A TradBoat Special

Building a Model Thames Barge

Frame Drawings and Station Lines

Frames are slices through the hull

Nearly every plan you come across will have on it a set of frame drawings.  These represent slices through the hull, rather like slices through a loaf.  Each frame drawing therefore shows the shape of the hull at that point.

          Half frame drawings

To save space on the plan only half of each frame is drawn - all that is needed really because it will be the same at each side.  By convention all frames aft of mid-ships are shown on the left hand side of the frame drawings, starting with the transom and looking forward..  Similarly  those frames forward of the mid-ships, are shown on the right hand side of the frame drawings staring with the bow frame and looking aft.  

When you come to use the drawings you can  make up a plan of a full size frame by  photo-copying the appropriate frame, then folding it at the centre line and cutting it out of the paper.  Unfold - and there is the frame at full size.  It's straight-forward in practice.

        How frames are numbered

Each frame is numbered or lettered and sometimes both.  Where both numbers and letters are used the letters usually refer to frames forward of midships, and the numbers to frames aft of  midships.  The purpose of these numbers or letters is to tell you where the frames are located along the the length of the vessel - they are the numbers of the "station lines". 

       So what are station lines ?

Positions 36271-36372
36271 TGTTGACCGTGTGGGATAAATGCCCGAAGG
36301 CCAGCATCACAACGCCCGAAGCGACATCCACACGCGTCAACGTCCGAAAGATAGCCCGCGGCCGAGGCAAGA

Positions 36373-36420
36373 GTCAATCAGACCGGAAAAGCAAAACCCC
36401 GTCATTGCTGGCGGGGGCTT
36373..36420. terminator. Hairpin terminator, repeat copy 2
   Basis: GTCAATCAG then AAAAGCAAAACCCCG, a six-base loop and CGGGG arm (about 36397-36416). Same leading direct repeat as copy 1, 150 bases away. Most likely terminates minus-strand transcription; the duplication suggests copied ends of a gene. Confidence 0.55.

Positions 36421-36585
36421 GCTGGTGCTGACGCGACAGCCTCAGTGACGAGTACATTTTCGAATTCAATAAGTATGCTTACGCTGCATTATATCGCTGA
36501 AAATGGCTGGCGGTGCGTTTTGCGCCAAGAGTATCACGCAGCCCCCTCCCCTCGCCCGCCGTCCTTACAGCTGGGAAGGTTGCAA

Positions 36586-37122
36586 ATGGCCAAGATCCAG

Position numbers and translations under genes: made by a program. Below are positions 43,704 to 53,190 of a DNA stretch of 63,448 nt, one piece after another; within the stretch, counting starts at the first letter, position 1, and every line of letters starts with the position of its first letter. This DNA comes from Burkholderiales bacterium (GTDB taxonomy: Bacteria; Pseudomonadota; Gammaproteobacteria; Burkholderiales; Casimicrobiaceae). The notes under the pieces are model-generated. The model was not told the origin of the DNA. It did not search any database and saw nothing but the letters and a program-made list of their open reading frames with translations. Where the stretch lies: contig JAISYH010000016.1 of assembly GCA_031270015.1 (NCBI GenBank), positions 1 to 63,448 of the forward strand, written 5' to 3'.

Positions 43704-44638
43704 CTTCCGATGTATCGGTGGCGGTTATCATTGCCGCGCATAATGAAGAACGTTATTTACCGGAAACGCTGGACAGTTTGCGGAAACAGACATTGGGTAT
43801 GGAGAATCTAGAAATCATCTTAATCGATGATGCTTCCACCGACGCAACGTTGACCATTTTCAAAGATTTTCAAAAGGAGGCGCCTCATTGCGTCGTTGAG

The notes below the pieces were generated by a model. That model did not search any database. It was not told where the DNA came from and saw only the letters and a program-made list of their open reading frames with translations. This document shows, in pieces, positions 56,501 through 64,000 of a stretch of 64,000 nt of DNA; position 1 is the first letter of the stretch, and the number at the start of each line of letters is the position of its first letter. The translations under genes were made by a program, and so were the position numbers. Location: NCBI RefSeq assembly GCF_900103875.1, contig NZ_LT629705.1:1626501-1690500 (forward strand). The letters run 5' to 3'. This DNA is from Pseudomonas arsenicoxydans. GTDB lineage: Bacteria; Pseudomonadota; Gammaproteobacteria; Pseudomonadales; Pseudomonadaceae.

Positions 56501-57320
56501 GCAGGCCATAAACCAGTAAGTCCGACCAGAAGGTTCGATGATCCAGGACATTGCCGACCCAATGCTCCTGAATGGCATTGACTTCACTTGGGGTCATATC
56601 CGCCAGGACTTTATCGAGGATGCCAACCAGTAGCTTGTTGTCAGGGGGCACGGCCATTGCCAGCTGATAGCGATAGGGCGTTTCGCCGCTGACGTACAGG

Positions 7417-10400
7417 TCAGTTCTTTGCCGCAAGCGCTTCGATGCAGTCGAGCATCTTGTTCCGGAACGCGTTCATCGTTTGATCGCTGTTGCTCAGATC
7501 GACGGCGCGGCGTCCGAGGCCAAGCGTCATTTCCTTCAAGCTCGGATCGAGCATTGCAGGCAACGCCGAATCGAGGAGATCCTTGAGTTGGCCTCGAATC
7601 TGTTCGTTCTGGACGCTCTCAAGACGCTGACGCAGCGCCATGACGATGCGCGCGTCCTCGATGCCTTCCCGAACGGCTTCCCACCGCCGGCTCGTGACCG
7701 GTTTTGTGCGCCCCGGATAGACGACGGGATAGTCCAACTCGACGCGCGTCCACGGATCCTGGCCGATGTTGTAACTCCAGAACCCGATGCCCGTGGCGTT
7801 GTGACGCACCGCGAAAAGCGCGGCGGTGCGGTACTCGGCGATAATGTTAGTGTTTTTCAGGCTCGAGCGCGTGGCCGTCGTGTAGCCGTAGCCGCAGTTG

Station lines are drawn on the side view (elevation) and deck  (plan view) of the vessel, usually through both, and at right angles to the centre line.  These station lines mark the position of the frames from the frames plan, and are numbered or lettered in the same way.

        Frame drawings show the outside of the vessel

Frames are nearly always drawn to the outside of  the planking or plating of the vessel.  So they are too wide to be used as they are.  You will need to work out the thickness of the skin and deduct it from the width of the frame.  Again in practice this is fairly straight-forward. 

Example:  If the planking of the full size vessel is three inches thick, then this will be 1/8th of an inch thick at our scale So this is the amount that you will need to take off the drawing.  I found that the easiest way was to cut out the frame drawings first, but leave them folded. Then by using an instrument with two points - compasses or dividers will do, run one point around the edge of the drawing and score or draw a line1/8th inside the original drawing. 

Cut with a scalpel and unfold. You have a drawing of the correct size - that is to the inside of the planking.

        Mounting the actual frames

Pieces of paper have no noticeable thickness, but frames cut from plywood certainly do.  We said that the frames had to be mounted on the station lines so we have to choose whether to mount the front or the back of the actual frame on the line.  There is another convention:

All those frames forward of the centre frame are mounted so that the back of the frame lies on the station line.  For frames aft of the centre frame the reverse is true.  Of course the stempost and transom both have to be mounted "inside" the station line, otherwise the length of the vessel will be wrong.

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